Miss Manners: Mass e-mails may be returned without regret

January 15

DEAR MISS MANNERS: I am a freelance writer who has had articles published in several magazines. I just received a mass e-mail (a mass forwarding, I think) from an editor to whom I have sold material on three separate occasions.

This e-mail was a lengthy and nasty criticism of a prominent political candidate, related neither to any work I had done for this editor, nor to the magazine’s general publishing mission.

Although I was not entirely unsympathetic with all the political views expressed in the message, there were some I strongly disagreed with; and in any case, I was annoyed that a professional editor would use my being on her e-mail list as an excuse to hit me with something totally irrelevant to our working relationship. (At least I hope it was irrelevant. If this is her way of ferreting out and dropping any regular writers who disagree with her political opinions, I quit!)

Besides, I am long fed up with the “badmouth your opponent” approach that dominates political campaigns.

Rather than risk saying anything that might hurt my own professional reputation, I simply deleted the message without answering it. I wonder, though, if there was any possible way I could have replied that would have tactfully discouraged anything more of this kind?

GENTLE READER: “I’m afraid I must have gotten onto the wrong e-mail list” is a perfectly reasonable response to unwanted e-mails, particularly mass forwarded ones. Miss Manners notes that you wouldn’t mind being dropped by this editor for political differences (which would be highly unethical on her part anyway), so you have little to lose.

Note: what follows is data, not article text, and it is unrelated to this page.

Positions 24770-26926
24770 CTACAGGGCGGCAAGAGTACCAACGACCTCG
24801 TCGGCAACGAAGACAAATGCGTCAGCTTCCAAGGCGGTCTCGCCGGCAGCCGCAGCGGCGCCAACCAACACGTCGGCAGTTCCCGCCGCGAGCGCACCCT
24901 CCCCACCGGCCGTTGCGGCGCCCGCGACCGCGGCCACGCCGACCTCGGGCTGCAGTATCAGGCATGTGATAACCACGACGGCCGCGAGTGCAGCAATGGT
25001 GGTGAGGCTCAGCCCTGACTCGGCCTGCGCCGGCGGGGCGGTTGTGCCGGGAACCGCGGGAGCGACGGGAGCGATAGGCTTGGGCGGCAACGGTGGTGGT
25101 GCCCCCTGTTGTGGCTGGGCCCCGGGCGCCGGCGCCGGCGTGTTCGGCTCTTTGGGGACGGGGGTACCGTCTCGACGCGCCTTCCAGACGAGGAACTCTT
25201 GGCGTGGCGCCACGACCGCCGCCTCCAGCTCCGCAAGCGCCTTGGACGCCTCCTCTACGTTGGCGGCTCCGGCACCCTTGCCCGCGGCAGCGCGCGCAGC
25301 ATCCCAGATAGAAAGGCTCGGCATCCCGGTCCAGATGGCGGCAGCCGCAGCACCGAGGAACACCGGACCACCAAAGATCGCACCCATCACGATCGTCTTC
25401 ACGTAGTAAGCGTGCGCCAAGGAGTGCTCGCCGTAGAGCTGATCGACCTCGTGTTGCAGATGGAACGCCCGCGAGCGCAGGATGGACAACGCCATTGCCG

DEAR MISS MANNERS: If I am a guest speaker at a luncheon, is it unprofessional of me to eat any of the food?

GENTLE READER: While you are speaking, yes.

DEAR MISS MANNERS: I am a single woman in my late 30s with friends who have preschool and school-age children. Many parents have instructed their children to address me by my first name. I do not feel comfortable with this, as I am friends with the parents and not their children.

May I ask the parents to instruct their children to call me something else, such as Miss Smith or “Auntie” Barbara?

GENTLE READER: More often than not, it is the parents’ friends who ask to be called by their first names so as not to “appear old,” a clear signal to the children that they are.

Miss Manners assures you that it is just as permissible, and a lot more dignified, to make the opposite request.

One makeshift solution is to use an honorific followed by the first name, such as “Miss Barbara” or “Aunt Barbara,” but this may feel odd for those born above the Mason-Dixon line. “Oh, I’ve always wanted to be called Aunt Laura” would be a sweet way to solve the problem. “Oh, I’ve always wanted to be called Miss Smith” is a little less so, but would achieve the desired result.

New Miss Manners columns are posted Sundays, Tuesdays and Thursdays on www.washingtonpost.com/advice. You can send questions to Miss Manners at her Web site, www.missmanners.com.

2014, by Judith Martin

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